Jeff Bezos had a spectacular decade. Amazon.com Inc. (NASDAQ: AMZN) soared 900 percent while the S&P 500 barely doubled.
But more recently, the juggernaut has faltered. AMZN is only up 13 percent in the past year and is still 7 percent off its all-time peak. The market as a whole, meanwhile, has shifted into racing gear.
It is not hard to understand why Bezos has hit a wall. The e-commerce engine that he built has gotten so big that achieving additional growth at any speed has gotten spectacularly expensive.
And the cloud computing operation that many on Wall Street once considered a secret weapon seems to be hitting competition in the form of some of the world’s top corporate predators. Amazon is going up against Microsoft Corp. (NASDAQ: MSFT) more and more in the cloud computing domain. And Bezos has started losing.
That’s not a great thing for shareholders who were told the miraculous synergy between all of Amazon’s many ventures would feed growth and profits well into the future.
Microsoft Is Making its Move
Goldman Sachs just did a survey of corporate technology managers that should terrify Amazon investors. The poll revealed that Microsoft now has more big enterprises on its Azure cloud platform than Amazon has using its web services.
A full 56 percent of the survey population is already working with Azure and another 10 percent is planning to at least partially embrace Microsoft’s cloud solutions over the next three years.
Huge contract wins like the Pentagon’s $10 billion decision to let Microsoft run its cloud programs tip the market share scales even further. Azure has gone from a niche player to the status quo.
And everyone who knows Microsoft knows that once it gets a dominant position in any market segment, it never lets go. The whole strategy here revolves around cross-selling solutions into the platform, ensuring that competitors starve.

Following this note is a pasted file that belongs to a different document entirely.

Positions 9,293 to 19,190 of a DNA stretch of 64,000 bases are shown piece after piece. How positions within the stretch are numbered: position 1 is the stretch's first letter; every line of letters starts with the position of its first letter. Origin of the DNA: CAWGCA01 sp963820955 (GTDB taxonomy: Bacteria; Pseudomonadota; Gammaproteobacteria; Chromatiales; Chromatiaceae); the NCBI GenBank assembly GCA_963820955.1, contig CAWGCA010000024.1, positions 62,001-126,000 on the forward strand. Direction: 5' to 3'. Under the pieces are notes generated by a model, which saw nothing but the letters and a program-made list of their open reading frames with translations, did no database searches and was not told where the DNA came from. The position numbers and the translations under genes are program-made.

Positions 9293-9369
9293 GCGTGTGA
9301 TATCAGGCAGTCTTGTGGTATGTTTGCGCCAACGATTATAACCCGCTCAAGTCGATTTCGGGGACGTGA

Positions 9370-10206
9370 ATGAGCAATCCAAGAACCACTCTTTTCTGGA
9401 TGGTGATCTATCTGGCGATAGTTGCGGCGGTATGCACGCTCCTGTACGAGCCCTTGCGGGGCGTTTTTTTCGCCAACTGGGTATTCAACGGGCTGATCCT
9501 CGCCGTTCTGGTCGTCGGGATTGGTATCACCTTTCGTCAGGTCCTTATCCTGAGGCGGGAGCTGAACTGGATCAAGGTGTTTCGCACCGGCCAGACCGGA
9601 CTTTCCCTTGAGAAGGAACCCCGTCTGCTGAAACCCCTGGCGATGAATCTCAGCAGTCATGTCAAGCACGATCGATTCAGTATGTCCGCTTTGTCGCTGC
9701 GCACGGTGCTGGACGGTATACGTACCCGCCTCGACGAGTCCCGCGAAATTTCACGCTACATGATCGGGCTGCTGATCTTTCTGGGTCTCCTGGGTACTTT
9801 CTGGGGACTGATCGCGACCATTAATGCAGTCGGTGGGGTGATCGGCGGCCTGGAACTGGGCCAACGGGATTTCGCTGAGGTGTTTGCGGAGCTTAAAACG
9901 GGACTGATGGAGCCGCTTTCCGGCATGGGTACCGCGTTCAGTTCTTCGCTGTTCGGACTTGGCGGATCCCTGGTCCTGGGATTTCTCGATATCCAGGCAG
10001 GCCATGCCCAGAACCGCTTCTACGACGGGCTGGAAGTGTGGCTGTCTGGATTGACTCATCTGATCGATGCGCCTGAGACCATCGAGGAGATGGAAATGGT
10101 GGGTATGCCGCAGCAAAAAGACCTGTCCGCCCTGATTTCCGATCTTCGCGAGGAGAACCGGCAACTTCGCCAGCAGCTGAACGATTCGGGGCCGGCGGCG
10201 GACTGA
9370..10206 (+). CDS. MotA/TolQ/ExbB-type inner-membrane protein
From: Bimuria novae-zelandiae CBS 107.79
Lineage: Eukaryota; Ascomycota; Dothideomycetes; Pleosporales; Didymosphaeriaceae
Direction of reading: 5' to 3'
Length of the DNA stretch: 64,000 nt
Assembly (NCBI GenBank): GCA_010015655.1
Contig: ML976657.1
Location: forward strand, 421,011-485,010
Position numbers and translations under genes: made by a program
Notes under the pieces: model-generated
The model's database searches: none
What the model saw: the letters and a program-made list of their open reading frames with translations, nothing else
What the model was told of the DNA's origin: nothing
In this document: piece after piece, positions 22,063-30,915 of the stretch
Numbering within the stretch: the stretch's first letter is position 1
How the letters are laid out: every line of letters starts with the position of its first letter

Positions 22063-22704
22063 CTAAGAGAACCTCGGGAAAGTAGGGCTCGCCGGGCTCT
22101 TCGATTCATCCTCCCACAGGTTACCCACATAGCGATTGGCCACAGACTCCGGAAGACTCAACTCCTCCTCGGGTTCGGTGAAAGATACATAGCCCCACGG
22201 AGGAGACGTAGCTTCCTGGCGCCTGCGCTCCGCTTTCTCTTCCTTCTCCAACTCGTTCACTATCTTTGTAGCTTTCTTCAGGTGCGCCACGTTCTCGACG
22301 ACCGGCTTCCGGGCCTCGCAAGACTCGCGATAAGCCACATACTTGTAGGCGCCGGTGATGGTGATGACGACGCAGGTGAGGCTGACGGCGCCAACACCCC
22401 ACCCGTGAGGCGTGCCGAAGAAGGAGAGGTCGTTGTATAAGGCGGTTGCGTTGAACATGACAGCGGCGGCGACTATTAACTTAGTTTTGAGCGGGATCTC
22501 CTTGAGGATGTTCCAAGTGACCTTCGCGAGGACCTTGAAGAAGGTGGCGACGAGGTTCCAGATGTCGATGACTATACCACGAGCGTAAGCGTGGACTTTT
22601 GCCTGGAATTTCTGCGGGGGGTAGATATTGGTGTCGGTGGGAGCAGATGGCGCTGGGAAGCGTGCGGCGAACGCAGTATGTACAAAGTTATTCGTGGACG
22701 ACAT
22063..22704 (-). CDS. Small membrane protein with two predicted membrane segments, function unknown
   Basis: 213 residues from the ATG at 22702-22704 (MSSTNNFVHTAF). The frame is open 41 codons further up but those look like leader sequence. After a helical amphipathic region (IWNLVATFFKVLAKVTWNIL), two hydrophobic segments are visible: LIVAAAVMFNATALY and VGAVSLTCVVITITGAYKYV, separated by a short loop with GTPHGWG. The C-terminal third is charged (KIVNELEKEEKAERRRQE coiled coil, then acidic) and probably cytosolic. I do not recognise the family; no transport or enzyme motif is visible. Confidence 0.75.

Maybe that’s why Microsoft refuses to go into detail on Azure’s financial performance. We suspect that the cloud is about a $17 billion business for the company now, which is barely 14 percent of the overall revenue footprint.
But with an estimated $1 trillion to capture between now and 2023, this is a big enough prize for even the world’s largest companies to fight over.
Amazon, on the other hand, is already watching its cloud growth slow down. Last quarter, I was expecting 36 percent growth from the unit and reality came in 2 percentage points short of that target.
That’s a significant deceleration from previous quarters. In fact, Amazon’s cloud hasn’t grown this slowly since 2014.
And while most companies would be ecstatic to watch a unit that’s already capturing $9 billion a quarter move at these growth rates, any weakness on the cloud is ominous for Amazon.
Bezos draws 71 percent of his operating income from this business and historically redistributes it across other ventures like Amazon Prime delivery, original video programming, Kindle support and Alexa voice computing. This is where he gets the cash to keep growing.